In 2013, Queens had the highest number of car accidents involving pedestrians in the city, and it appears the trend hasn’t cooled down during these first few weeks of 2014.
This week, six people were killed or injured on Queens streets, which elected officials said proves all too well how desperately traffic reforms are needed in Western Queens.
On Saturday, a hit-and-run driver smashed through a bus shelter at 7:30 p.m.
On Northern Boulevard in Woodside, a group of people was waiting for the bus when a white Mazda careered onto the sidewalk in front of a Chuck E. Cheese’s and Old Navy.
A 7-year-old girl along with two men and two women were hit by the car and were taken to Elmhurst Hospital with nonlife-threatening injuries.
Police officers found an abandoned car that matched the description of the vehicle involved in the accident a mile away at 61st Street and 38th Avenue.
A day after the accident Luis Andrade turned himself in to the police and is being charged with leaving the scene of an accident and another unspecified felony.
“Saturday’s hit-and-run crash at 48th Street and Northern Boulevard in Woodside was a serious crime,” Councilman Jimmy Van Bramer, an advocate for traffic reforms in his district, said in a prepared statement. “The driver could have killed with that vehicle and this person must be prosecuted. Sadly, this is yet another example of reckless driving in our City that has already claimed too many lives and injured countless individuals. Such behavior cannot and will not be tolerated.”
On Monday, not too far from the accident in Woodside, Martha Tibillin-Guamug was run over by a bus near the intersections of Broadway, Roosevelt Avenue and 74th Street during a snow storm.
Tibillin-Guamug was killed but the bus driver stayed at the scene and was not being charged with any wrongdoing.
The intersection the Elmhurst resident was crossing is notoriously busy as it is near a major subway hub. Commuters often try to beat the light to catch their train.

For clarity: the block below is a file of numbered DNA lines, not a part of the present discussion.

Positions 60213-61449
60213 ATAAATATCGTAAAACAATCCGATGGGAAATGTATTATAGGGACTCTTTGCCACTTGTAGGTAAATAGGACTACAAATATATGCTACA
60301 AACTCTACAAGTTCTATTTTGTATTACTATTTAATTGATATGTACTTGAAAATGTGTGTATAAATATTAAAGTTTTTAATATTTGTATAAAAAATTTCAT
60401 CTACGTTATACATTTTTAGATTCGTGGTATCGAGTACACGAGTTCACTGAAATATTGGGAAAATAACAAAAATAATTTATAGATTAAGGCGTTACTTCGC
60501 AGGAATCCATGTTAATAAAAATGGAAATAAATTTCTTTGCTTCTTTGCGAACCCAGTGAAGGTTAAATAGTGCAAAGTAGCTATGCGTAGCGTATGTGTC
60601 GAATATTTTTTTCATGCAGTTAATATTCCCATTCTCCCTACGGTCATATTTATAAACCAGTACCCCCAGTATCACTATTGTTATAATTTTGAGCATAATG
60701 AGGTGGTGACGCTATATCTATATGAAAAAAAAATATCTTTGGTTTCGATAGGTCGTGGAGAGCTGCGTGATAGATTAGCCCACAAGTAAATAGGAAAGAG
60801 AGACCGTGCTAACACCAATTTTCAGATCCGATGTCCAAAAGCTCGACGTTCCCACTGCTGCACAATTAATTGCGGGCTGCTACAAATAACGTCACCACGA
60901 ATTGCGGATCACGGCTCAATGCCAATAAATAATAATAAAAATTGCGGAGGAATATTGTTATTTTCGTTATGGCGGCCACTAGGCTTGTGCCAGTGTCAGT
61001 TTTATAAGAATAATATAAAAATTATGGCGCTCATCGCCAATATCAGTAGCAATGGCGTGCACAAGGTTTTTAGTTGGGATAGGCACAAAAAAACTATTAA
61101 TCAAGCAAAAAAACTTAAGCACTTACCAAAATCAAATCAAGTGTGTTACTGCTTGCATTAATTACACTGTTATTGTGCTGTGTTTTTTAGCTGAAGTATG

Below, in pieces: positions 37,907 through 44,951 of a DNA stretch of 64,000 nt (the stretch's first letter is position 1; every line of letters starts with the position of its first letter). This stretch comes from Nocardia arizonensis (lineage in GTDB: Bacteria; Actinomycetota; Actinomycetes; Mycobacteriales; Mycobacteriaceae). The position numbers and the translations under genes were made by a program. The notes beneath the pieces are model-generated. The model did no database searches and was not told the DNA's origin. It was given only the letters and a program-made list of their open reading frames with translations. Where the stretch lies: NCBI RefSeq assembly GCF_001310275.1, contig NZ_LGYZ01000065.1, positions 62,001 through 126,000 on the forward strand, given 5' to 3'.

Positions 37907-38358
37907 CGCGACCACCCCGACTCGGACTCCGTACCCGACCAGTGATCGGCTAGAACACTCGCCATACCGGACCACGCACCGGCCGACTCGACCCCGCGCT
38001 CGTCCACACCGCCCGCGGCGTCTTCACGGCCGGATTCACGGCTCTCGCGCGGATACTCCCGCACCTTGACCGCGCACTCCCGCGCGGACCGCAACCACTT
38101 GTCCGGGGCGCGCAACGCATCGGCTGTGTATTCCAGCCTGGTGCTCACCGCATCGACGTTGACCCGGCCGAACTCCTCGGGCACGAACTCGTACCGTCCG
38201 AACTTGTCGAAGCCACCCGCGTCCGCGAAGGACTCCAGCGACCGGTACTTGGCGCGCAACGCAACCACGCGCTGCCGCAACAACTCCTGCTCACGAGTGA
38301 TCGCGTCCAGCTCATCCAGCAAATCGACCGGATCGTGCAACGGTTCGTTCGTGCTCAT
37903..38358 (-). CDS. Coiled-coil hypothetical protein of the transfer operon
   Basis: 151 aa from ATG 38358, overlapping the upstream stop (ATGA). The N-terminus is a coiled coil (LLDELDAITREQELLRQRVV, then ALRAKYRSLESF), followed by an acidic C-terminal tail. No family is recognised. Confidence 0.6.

The NYPD could not confirm if Tibillin-Guamug had been crossing against the light when she was struck by the turning bus.
Queens lawmakers have called on the Department of Transportation and the mayor many times to address the large number of accidents.
“We need to continue to concentrate on pedestrian safety,” Councilman Danny Dromm (D-Jackson Heights) said. “A few years ago, 37th Road and 74th Street used to be the most dangerous intersection in Jackson Heights. The Department of Transportation conducted a traffic study which I implemented that led to the creation of Diversity Plaza.
“Since its implementation, there have been no crashes at that site. In the same DOT study, the area around Roosevelt Avenue, Broadway and 74th Street was also analyzed. Many of the suggestions were implemented but more obviously needs to be done.”
Mayor de Blasio recently introduced the Vision Zero project, which seeks to eliminate the number of pedestrians who are killed by vehicles by the end of his first term.
Each year, a group of city agencies, including the DOT and NYPD, will select 50 corridors that they believe need traffic calming measures.
A list for 2014 has not been publicly released yet though Western Queens elected officials have held several press conferences asking for specific corridors to be addressed.